Turf N Surf :: SURFING IN IRELAND Images

Turf N Surf :: SURFING IN IRELAND

Bundoran is about halfway between Rossnowlagh and Easky which is about 30 miles as the crow files, but because this is Ireland, it’s about three times that distance of coastline. There are a dozen known setups either side of Bundoran, and all within range of surfers from beginners to hellmen.

The Peak is the center attraction of Bundoran, a classic rivermouth reef that goes both ways with equal quality – not that there’s anything wrong with that. Catch the Peak on a big day with offshore winds and you will find yourself at the pub, babbling about “a cold water Macaronis.”

To the north of Bundoran, Tullan Strand is a stretch of beachbreaks with lots of room for everyone from beginners to pros. When the winds are offshore along here, which they often are, Tullan fires A frames from one end to the other. This is where the surf school goes, as there is plenty of room, a sand bottom and usually gentle surf on the inside.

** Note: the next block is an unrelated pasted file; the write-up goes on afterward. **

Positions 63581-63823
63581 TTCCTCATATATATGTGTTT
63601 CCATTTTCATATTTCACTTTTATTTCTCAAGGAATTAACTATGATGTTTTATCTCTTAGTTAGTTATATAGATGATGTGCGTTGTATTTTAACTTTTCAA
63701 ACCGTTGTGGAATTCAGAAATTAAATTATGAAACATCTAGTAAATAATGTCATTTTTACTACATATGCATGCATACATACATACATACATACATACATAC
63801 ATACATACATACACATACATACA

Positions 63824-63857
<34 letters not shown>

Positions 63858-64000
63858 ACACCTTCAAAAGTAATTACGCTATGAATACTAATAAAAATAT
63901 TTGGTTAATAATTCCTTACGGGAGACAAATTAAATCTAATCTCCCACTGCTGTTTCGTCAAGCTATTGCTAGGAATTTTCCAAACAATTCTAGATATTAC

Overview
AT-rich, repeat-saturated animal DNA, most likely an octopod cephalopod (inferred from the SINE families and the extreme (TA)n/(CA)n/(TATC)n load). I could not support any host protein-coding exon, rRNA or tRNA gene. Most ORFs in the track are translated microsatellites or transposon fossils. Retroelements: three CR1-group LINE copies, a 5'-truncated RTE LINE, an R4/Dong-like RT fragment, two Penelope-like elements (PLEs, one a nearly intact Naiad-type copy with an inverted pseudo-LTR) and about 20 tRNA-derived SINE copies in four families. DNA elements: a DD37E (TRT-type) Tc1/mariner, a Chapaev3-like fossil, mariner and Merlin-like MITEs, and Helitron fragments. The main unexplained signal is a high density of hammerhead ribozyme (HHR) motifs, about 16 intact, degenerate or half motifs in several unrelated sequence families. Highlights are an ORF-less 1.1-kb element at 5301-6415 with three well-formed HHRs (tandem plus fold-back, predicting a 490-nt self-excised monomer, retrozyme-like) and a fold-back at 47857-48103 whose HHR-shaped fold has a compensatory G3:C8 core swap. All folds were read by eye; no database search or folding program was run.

Farther north, Rossnowlagh is another stretch of beach between a jetty and a point. Rossnowlagh beach is also popular with beginners, and it’s hard to imagine a more picturesque place to learn how to surf.

Traveling southwest of Bundoran, Streedagh is yet another long strand of golden beach, backed by the green mountains of Eire. Depending on wind, swell and tide, this is a perfect place for beginners, or a perfect place to get shacked.

A little farther to the southeast, Mullaghmore is a bay that is infamous in Irish history and a place that is becoming famous in the surfing world as the Irish version of Mavericks. When the ocean is in full roar, Mullaghmore is a giant left capable of delivering XXL bombs. When it’s smaller, Mullaghmore is a wide beachbreak in front of the harbor - another place that is perfect for average surfers.

Crossing into County Sligo there is another half dozen surfing areas, with Easky being the centerpiece. This area is ringed with right and left points and reefs to numerous to mention, overlooked by towers built to watch for marauding Vikings.

So maraud.